July has been a fairly strong month for global markets, despite soaring temperatures in many parts of the world. The effects of climate change become more apparent every summer, impacting production and growth across multiple industries.
On a more positive note, inflation figures have continued to improve, and interest rates appear to be approaching a peak. The cost of living crisis is still ongoing, but we are starting to see optimistic signs.
How Climate Impacts the Economy
While it may not be apparent in many parts of the UK, much of Europe (and elsewhere in the world) has been in the grip of a heatwave this summer. Greece has been particularly affected, with tourists evacuated due to wildfires.
Record breaking heat is becoming more common every year and average temperatures have risen by over 1.1C since before mass industrialisation.
At the extremes, high temperatures pose a threat to life. But even sustained periods of above average heat can have an impact on the economy. Crop harvests, and therefore food production can suffer. Industries such as construction, transport, and manufacturing can grind to a halt as workers are unable to operate in extreme conditions. Emergency and medical services can also be affected, as well as facing an increased demand.
Despite the risks (and soaring costs), the tourism industry is thriving. Airlines British Airways, KLM, and United have all reported a significant increase in revenue from flights to tourist destinations. Even in the midst of a cost-of-living crisis, those who have money to spend are prioritising leisure and luxury spending.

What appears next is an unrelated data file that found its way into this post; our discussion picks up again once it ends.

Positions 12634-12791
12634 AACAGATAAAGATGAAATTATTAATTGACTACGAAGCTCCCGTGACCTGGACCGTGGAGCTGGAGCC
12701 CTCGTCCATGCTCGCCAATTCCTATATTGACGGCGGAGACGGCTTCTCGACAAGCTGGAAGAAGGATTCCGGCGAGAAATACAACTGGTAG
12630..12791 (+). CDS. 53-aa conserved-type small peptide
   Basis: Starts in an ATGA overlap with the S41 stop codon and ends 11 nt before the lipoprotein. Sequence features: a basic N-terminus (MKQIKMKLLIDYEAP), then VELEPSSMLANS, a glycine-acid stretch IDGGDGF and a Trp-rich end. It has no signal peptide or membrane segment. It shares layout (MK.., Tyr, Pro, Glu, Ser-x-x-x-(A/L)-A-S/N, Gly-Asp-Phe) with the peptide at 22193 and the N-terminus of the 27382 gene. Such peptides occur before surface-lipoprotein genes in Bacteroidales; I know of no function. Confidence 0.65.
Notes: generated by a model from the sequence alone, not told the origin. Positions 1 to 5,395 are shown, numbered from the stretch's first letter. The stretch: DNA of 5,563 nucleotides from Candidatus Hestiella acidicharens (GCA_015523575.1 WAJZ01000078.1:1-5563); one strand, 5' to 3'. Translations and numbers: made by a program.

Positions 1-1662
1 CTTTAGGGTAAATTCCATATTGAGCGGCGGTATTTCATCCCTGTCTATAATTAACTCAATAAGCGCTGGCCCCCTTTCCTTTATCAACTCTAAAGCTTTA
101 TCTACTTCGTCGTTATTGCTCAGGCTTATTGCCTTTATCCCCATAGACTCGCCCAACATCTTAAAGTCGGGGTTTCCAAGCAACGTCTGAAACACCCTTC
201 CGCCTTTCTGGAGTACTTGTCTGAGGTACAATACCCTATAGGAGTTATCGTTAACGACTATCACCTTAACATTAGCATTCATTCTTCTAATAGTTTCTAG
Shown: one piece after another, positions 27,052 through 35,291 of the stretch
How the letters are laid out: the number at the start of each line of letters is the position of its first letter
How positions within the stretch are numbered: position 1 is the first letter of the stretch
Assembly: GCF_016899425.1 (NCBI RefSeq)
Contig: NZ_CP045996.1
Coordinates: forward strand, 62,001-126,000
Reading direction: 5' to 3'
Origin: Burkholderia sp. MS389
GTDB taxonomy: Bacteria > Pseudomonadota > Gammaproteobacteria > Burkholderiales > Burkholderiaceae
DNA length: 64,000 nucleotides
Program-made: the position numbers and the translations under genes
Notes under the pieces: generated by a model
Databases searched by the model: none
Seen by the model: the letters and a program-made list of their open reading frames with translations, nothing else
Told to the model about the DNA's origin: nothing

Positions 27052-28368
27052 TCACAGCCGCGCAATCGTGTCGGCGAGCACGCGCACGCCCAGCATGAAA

Global powers have still not reached an agreement about how to tackle climate change. Many members of the G20 (collectively responsible for around 80% of global emissions) have moved to reduce the use of fossil fuels, but countries such as Saudi Arabia, China, and Russia have consistently opposed this, with no further progress made during the recent talks in India.
Will This Lead to More Sustainable Investing?
Considering the clear impact of climate change, the need to live, work, and do business more sustainably has never been more apparent. But the appetite for sustainable investing has waned despite a booming couple of years during the pandemic.
Companies favoured by sustainable funds tend to be ‘growth’ oriented, which means that they reinvest their profits and often rely heavily on borrowing. Share prices can be based on future growth potential rather than current viability. Companies of this type have seen significant volatility due to high inflation and rising interest rates. This, as well as missing out on oil and gas price surges, means that many sustainable funds have underperformed compared to wider benchmarks.
While many sustainable funds have yet to recover from the volatility of 2022, Morningstar reports that these funds are still seeing healthy levels of new investment. This indicates that there is still significant interest in sustainable investing. The market is developing all the time, with moves made to tackle ‘ and open up more opportunities for investors to diversify their holdings. Sustainable funds might not have another year like 2021, but there is still a great deal of potential.